Bulls’ downward spiral could lead to an entirely different offseason

The Bulls’ core three looked to be a lock to build around a few months ago. But as this season has started to unravel, might plans change with an early playoff exit?

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DeMar DeRozan and Zach LaVine are considered part of the Bulls’ core. But the team’s late-season collapse might prompt the front office to make some changes.

DeMar DeRozan and Zach LaVine are considered part of the Bulls’ core. But the team’s late-season collapse might prompt the front office to make some changes.

Charles Rex Arbogast/AP

CLEVELAND — Forward DeMar DeRozan had no problem playing sideline therapist for guard Zach LaVine during the Bulls’ latest loss.

As the game Thursday against the Pelicans in New Orleans was slipping away, DeRozan knew LaVine had reached a boiling point of frustration and tried to calm him down — or at least get him refocused.

LaVine claimed DeRozan’s talk worked, but it didn’t change the outcome.

With only nine regular-season games left and the Bulls in jeopardy of losing their grasp on the No. 5 seed in the Eastern Conference, it might take more than Dr. DeRozan to right this ship.

‘‘It’s frustrating,’’ LaVine said of the Bulls’ recent dismal play. ‘‘Obviously, we’re trying to figure out just how to get back in a rhythm. No one is going to help us. We’ve done enough trying to pep-talk and rally, get guys’ spirits up. Stop talking and get it done. Start playing the right way to win these games.’’

LaVine has been around long enough to know what’s at stake. In the short term, the Bulls are eyeing a strong finish and a playoff push, then will watch where the chips fall. In the long term, however, how these final few weeks play out might dictate the future of the roster, not to mention LaVine’s future.

If LaVine & Co. can get back to the identity they showed in November and December, make a playoff push and be a tough out, it will be much easier for executive vice president of basketball operations Arturas Karnisovas to look at the games the core group played with one another, determine that injuries dictated some results and run it back next season.

But if the Bulls exit in the first round or, even worse, slide into a play-in game that leads to an early exit, Karnisovas really would have to rethink what the offseason needs to look like.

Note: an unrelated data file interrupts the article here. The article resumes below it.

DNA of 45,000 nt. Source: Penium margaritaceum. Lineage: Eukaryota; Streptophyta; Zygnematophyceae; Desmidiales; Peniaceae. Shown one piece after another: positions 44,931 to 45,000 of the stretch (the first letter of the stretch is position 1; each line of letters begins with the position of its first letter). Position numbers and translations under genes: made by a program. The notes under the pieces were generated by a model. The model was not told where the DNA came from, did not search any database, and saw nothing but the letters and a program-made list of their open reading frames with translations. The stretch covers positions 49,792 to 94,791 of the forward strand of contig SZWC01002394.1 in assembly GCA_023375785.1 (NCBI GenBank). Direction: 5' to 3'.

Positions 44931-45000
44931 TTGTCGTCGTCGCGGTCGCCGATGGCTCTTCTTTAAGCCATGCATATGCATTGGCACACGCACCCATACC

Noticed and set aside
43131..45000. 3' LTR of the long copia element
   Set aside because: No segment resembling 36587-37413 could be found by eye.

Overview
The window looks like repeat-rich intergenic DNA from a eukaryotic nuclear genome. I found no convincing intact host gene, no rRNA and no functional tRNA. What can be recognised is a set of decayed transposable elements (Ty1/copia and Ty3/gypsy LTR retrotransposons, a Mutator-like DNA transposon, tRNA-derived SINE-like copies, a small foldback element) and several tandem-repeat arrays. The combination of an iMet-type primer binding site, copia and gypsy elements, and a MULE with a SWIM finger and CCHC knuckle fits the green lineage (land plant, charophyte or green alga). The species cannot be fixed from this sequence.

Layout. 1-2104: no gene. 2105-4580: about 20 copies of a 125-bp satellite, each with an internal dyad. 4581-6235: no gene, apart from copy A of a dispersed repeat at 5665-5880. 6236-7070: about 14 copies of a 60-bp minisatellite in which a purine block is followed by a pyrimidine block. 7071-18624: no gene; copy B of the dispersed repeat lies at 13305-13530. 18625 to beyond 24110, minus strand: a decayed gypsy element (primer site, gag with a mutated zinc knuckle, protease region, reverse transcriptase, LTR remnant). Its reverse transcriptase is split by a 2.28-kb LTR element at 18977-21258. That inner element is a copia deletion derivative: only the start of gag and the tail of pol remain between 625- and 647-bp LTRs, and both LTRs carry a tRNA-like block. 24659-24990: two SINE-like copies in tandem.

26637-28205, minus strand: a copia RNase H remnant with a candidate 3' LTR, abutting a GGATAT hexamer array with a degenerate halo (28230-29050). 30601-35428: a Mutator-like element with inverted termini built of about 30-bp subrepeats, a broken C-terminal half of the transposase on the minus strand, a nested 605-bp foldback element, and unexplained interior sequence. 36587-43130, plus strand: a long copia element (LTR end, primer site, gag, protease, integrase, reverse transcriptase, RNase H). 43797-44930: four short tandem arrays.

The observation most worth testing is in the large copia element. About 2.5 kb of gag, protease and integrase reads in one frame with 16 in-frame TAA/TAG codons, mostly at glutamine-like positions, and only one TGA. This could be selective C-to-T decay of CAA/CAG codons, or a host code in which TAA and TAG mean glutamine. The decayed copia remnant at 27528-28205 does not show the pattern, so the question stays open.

The good news is that Karnisovas and general manager Marc Eversley have shown a creativity that the Bulls’ last regime couldn’t even fathom.

That might be tested this summer. A continued downward spiral obviously would lead to questions about the three core pieces in LaVine, DeRozan and center Nikola Vucevic.

Vucevic might be the most likely piece to move because his deal goes from $24 million this season to $22 million in the last year of his deal. If the Bulls could land a more defensive-minded center, such as the Jazz’s Rudy Gobert, or even make a play for Suns restricted free agent Deandre Ayton, such a move seemingly would fix a lot of their defensive issues.

Ayton can switch on anyone, and Gobert would give the Bulls the rim protection they need defensively.

Gobert is locked into a max contract that runs through the 2025-26 season. Its value will hit an eye-opening $40 million-plus a year in 2023-24, but he’s still only 29 years old.

There have been rumblings in Utah that the relationship between Gobert and star guard Donovan Mitchell might be starting to rot, so maybe trading Vucevic and guard Coby White for Gobert would be possible.

But what about LaVine? He’s due the max this summer, putting him in the five-year, $200 million zone if he re-signs with the Bulls and in the four-year, $160 million area if he goes elsewhere. Might the soreness in his left knee be a bigger deterrent than expected? Maybe Karnisovas will decide to go the sign-and-trade route with LaVine.

Either way, the Bulls’ poor play in the last month has raised more questions about the roster than was expected when the team sat atop the Eastern Conference earlier in the season.

‘‘Obviously, teams start buckling down and looking at what you do and don’t do, and we’ve gotta start getting back to our brand of basketball,’’ LaVine said. ‘‘It’s frustrating, but we’ve gotta start figuring out what our weaknesses are and cover them up.’’

The future of this roster might depend on it.

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